Is voice recognition a secure enough customer service tool?

30th May 2017

Voice recognition systems can be a fantastic way to improve the speed of customer service, allowing businesses to be more efficient while their employees deal with issues that need a more empathetic response.

And while they have many advantages, the technology can still sometimes have its drawbacks. 

The voice–based security system launched last year by HSBC has faced some scrutiny last week after BBC journalist, Dan Simmons, managed to access his brother’s account by mimicking his voice.

When HSBC introduced the service, it was said to measure 100 different characteristics of a person’s voice in order to verify their identity. All customers need to do is give their account details, date of birth and say “my voice is my password”.

Dan Simmons’ brother, Joe, was unable to withdraw money from his brother’s account – but he was able to hear the available balance and recent transaction, as well as transfer money between accounts.

A spokesman for HSBC told the BBC, "The security and safety of our customers' accounts is of the utmost importance to us. Voice ID is a very secure method of authenticating customers”. 

He added, “twins do have a similar voiceprint, but the introduction of this technology has seen a significant reduction in fraud, and has proven to be more secure than PINS, passwords and memorable phrases."

The incident shows that while voice activated security systems hold a lot of promise and certainly are a far easier way of accessing confidential information, we mustn’t forget the importance of a human touch when it comes to customer service.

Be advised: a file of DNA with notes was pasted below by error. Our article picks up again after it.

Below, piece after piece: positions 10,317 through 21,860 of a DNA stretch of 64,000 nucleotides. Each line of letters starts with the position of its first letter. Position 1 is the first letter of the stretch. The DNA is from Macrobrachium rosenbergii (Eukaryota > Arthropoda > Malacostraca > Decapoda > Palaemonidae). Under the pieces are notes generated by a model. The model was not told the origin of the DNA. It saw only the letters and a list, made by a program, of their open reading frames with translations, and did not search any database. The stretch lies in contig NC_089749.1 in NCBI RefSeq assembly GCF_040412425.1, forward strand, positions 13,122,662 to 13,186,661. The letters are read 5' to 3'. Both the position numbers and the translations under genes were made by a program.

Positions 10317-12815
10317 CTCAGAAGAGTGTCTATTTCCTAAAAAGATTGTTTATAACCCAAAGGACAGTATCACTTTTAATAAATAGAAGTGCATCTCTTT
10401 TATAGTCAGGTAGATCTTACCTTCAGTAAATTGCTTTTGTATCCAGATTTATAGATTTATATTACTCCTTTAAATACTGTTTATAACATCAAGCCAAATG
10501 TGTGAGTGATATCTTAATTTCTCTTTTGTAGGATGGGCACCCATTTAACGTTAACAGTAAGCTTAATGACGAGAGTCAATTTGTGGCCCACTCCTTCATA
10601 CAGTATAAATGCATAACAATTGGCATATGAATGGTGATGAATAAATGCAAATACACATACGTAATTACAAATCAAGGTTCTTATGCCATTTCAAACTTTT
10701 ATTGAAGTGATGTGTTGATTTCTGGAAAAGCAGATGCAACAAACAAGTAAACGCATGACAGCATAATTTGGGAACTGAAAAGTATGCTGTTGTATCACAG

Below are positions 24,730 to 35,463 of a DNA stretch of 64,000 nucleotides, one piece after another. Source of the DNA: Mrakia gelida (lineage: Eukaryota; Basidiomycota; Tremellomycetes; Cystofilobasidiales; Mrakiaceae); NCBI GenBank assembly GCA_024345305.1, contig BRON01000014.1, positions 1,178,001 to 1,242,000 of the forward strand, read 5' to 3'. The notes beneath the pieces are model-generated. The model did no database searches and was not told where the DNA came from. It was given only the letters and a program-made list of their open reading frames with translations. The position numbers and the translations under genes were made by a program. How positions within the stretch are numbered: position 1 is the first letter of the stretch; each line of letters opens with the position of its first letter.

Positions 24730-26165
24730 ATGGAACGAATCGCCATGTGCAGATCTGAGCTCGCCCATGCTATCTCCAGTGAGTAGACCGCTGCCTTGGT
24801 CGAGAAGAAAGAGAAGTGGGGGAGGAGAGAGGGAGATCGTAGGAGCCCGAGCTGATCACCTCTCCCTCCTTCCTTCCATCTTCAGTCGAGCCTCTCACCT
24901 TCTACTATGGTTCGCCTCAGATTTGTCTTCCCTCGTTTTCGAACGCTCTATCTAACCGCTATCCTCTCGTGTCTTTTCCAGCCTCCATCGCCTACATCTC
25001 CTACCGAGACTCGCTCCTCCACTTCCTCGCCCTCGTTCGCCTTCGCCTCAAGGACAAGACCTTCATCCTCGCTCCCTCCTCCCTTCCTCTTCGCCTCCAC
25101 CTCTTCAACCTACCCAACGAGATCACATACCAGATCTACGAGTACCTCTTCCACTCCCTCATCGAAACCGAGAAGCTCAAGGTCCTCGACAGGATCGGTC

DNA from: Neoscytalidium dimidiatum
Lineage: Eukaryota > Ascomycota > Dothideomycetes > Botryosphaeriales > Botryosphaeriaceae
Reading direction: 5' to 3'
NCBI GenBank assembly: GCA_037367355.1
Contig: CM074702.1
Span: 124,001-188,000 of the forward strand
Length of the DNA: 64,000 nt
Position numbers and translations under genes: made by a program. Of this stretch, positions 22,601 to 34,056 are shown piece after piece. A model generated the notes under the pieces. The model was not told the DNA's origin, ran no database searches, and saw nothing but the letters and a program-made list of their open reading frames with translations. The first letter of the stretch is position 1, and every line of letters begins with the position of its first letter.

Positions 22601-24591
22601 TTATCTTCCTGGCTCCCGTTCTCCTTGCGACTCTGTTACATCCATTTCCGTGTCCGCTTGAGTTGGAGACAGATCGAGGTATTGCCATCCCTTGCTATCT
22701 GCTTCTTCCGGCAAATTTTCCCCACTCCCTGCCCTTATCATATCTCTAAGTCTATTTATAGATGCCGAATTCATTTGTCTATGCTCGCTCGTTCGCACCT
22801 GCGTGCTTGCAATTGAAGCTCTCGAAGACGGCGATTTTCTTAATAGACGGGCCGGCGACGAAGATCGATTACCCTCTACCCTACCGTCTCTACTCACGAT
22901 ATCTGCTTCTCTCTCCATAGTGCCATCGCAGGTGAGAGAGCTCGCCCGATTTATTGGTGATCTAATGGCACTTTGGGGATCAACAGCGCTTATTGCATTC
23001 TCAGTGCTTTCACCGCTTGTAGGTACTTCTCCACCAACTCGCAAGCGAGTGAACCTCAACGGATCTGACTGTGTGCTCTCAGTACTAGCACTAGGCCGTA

A recent report by The Institute of Customer Service, discusses how issues like these can be most efficiently resolved. It advises to “conduct root cause analysis to prevent problems from occurring and deal with complaints quickly and effectively.”

But on average, the banking sector appears to be improving their service – with less people reporting problems and complaints. According to the report, just 9.9% of customers experienced a problem with their bank last year – down from 10.6% in January 2016. Not only that, 82.4% of customers say their most recent interaction was right first time – up from 77% a year ago. 

The report states that the sector is the highest scoring sector (together with tourism) for ‘in person’ experience measures of helpfulness and competence of staff, and that satisfaction with ‘in person’ interactions has increased by 1.5 points – making it 0.8 points above the UK all-sector average.

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